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‘Much more sophisticated feel’ promised for American Dream

A rendering of the court inside American Dreams Meadowlands (Courtesy ProMedia Productions Inc.)

Canadian conglomerate Triple Five owns and operates the two largest malls in North America — the West Edmonton Mall in Canada and the Mall of America in Minneapolis — but the company is now seeking to outdo its previous efforts by building what would be the largest shopping center in the world, the American Dream Meadowlands.

Upon full buildout, the project, formerly known as Xanadu, will total 7.5 million square feet of space, including 3 million square feet of retail and amusement space, as well as 4.5 million square feet of planned hotels, convention center, performing arts center, sports center and additional venues.

Triple Five said it is planning to invest $1.5 billion in the retail and amusement components of the complex, which has already cost $2 billion; Gov. Chris Christie said Tuesday that the state has pledged $200 million in financing from the state Economic Development Authority.

The first phase of the project will encompass the 2 million-square-foot existing building, which is scheduled to open fall of 2013, as well as new features such as indoor amusement and water parks, which would open by the first half of 2014, according to Paul Ghermezian, senior vice president at Triple Five, speaking during a media tour of the project site on Tuesday.

The subsequent phases “will be many years in the making,” said Triple Five spokesman Dan Jasper.

The American Dream name has a personal significance for Triple Five, which was started by “a family of immigrants,” said Ghermezian. His uncle Nader Ghermezian, Triple Five’s chairman, and other family members “came here looking for the American Dream … and they achieved it.”

The existing building will undergo a number of significant changes, chief among them a new exterior. “There will be a drastic difference in the exterior,” which will prominently feature the color blue, on top of the existing multicolored exterior, which is part of the structure, said Paul Ghermezian. “You’ll notice very little of the existing building [façade].”

The retail portions of the building will be overhauled with new colors, floors and finishes, he said. “There will be a much more sophisticated feel.”

Some sections will remain relatively unchanged, such as the “sports court,” where visitors can watch live broadcasts of games from the New Meadowlands Stadium, and which will feature lighting that will change to reflect the team colors of the New York Giants and Jets football teams. The ski slope has been completed and is operational, he said.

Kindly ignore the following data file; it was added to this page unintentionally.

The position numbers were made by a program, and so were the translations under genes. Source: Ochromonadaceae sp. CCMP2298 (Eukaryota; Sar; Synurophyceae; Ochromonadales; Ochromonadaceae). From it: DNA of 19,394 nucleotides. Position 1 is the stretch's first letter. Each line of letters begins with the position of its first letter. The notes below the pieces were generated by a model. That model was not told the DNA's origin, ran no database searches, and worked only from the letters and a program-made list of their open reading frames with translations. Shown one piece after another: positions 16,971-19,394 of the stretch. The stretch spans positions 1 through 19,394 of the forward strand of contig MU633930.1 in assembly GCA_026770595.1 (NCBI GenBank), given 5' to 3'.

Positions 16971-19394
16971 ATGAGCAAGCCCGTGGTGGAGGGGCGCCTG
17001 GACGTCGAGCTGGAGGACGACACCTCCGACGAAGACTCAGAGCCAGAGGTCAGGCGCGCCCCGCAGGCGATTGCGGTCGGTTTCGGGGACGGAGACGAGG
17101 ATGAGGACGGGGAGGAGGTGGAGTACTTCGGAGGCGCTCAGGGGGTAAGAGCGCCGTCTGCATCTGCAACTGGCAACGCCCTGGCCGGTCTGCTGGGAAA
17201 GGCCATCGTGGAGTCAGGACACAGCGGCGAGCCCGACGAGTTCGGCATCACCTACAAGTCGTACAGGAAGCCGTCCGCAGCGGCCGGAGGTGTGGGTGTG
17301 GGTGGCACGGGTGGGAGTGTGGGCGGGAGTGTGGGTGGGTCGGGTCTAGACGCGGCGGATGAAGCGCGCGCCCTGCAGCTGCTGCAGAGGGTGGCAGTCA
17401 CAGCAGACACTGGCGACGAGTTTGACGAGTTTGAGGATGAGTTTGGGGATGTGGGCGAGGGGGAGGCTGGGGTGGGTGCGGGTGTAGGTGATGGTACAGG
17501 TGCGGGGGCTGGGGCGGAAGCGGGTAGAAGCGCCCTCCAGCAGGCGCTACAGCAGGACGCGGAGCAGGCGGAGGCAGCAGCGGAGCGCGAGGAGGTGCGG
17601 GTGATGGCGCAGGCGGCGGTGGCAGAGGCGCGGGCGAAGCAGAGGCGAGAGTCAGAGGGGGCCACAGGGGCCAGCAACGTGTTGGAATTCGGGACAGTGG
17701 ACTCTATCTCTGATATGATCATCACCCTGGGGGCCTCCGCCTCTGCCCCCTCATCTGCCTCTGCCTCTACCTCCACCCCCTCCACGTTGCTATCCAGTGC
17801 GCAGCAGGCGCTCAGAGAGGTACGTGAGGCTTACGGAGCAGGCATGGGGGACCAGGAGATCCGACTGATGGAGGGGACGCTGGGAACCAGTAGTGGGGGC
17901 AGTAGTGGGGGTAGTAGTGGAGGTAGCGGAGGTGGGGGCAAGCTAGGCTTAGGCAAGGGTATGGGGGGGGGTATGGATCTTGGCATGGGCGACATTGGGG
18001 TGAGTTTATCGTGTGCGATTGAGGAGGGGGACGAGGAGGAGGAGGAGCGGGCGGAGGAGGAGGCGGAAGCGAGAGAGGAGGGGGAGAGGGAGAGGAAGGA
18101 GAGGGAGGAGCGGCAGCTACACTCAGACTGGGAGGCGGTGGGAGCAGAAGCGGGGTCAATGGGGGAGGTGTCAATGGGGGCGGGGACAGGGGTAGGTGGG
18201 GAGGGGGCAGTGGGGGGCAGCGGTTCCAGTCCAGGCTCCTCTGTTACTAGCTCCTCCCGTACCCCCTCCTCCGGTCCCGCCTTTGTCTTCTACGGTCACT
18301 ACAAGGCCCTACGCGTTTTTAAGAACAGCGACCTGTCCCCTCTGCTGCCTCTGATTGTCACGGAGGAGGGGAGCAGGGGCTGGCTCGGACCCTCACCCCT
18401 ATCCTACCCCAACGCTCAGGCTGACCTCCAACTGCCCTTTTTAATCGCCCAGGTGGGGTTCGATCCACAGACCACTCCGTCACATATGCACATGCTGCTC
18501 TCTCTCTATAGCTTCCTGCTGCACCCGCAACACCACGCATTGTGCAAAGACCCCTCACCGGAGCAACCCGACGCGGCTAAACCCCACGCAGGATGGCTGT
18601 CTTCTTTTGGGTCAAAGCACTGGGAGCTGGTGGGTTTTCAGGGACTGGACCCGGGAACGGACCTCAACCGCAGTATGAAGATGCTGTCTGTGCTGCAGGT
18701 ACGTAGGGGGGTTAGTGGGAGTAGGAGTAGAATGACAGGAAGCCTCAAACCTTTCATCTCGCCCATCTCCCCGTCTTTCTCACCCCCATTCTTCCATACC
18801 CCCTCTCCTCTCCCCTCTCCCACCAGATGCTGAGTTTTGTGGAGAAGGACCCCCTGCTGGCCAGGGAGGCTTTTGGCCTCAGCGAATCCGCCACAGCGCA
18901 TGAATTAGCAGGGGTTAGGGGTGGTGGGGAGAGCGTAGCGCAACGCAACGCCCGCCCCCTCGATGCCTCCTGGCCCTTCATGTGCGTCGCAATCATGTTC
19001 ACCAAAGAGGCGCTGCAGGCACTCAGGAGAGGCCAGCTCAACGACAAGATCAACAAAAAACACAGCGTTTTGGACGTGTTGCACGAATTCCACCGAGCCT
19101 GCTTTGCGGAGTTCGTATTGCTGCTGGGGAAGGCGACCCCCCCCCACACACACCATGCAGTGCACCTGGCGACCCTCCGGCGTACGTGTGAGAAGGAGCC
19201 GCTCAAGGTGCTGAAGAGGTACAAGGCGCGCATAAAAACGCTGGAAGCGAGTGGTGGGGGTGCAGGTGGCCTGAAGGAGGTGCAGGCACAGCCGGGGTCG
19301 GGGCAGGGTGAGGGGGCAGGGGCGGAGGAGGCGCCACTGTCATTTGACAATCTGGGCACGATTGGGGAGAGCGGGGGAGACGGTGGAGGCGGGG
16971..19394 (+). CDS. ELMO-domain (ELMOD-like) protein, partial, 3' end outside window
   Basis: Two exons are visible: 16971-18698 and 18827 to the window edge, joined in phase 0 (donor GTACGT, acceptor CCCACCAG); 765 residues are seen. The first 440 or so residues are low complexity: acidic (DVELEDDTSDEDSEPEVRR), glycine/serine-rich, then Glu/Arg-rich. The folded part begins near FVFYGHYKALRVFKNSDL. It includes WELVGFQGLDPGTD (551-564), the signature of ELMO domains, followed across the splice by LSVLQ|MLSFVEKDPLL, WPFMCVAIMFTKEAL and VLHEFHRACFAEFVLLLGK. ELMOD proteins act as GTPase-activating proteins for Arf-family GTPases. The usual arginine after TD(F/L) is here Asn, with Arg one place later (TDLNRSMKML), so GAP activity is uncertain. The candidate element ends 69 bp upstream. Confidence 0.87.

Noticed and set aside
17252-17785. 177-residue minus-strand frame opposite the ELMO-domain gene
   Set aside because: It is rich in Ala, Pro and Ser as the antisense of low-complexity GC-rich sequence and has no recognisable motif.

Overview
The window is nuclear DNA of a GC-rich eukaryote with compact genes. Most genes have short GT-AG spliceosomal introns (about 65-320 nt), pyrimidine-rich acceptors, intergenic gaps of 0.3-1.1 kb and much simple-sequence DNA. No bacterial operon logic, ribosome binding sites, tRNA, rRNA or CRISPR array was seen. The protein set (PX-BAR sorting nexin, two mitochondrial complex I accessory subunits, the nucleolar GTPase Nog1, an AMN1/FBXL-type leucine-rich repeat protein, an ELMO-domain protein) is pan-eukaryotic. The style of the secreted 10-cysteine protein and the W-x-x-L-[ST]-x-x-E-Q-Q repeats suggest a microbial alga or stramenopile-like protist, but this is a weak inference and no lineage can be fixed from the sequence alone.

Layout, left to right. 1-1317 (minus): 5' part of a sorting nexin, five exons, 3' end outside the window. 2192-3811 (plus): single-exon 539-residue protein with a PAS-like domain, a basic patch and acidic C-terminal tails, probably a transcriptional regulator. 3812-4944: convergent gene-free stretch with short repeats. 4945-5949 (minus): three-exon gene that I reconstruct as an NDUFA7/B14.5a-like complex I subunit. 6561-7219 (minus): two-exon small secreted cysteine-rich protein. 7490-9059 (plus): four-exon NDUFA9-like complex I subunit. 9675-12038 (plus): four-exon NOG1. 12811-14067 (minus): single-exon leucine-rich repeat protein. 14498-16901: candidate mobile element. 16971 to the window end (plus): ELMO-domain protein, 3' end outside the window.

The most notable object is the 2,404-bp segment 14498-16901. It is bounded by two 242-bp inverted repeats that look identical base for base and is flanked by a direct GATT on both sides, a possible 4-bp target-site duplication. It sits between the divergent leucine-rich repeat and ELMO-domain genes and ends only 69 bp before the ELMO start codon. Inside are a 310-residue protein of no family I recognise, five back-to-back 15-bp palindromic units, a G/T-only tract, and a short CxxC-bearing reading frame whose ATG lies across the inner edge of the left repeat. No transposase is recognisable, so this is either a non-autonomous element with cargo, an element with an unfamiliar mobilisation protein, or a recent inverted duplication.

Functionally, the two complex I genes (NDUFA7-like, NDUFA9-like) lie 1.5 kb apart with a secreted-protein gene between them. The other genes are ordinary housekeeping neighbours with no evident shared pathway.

The retail section of the existing building had been designed to accommodate three anchor tenants, although that could change depending on the leases signed, said Paul Ghermezian. He declined to elaborate on discussions with retailers, but said outdoor sporting goods retailer Cabela’s, which previously signed on as an anchor tenant at Xanadu, was not returning as a tenant.

Jill Renslow, vice president of marketing at Triple Five, said the company is seeking tenants that “will complement the marketplace,” given the abundance of existing retail in the area. Triple Five plans to talk with multiple retailers later this month during the International Council of Shopping Centers’ conference in Las Vegas, where American Dream will be showcased alongside the company’s other malls, she said.

American Dream will include 12,000 “walk-up” parking spots, which directly connect to the complex, and an additional 25,000 “overflow” parking spaces, said Ghermezian.

The indoor amusement and water parks will be built where three nonoperational radio towers currently stand, while the Ferris wheel will be erected off to the side of those attractions, said Paul Ghermezian. Both of those park concepts have been successful at the West Edmonton Mall, he said. “This is more than just a dream, it’s a reality,” he said. “You can see that we’ve done it … and we’re going to do it again.”

E-mail Evelyn Lee at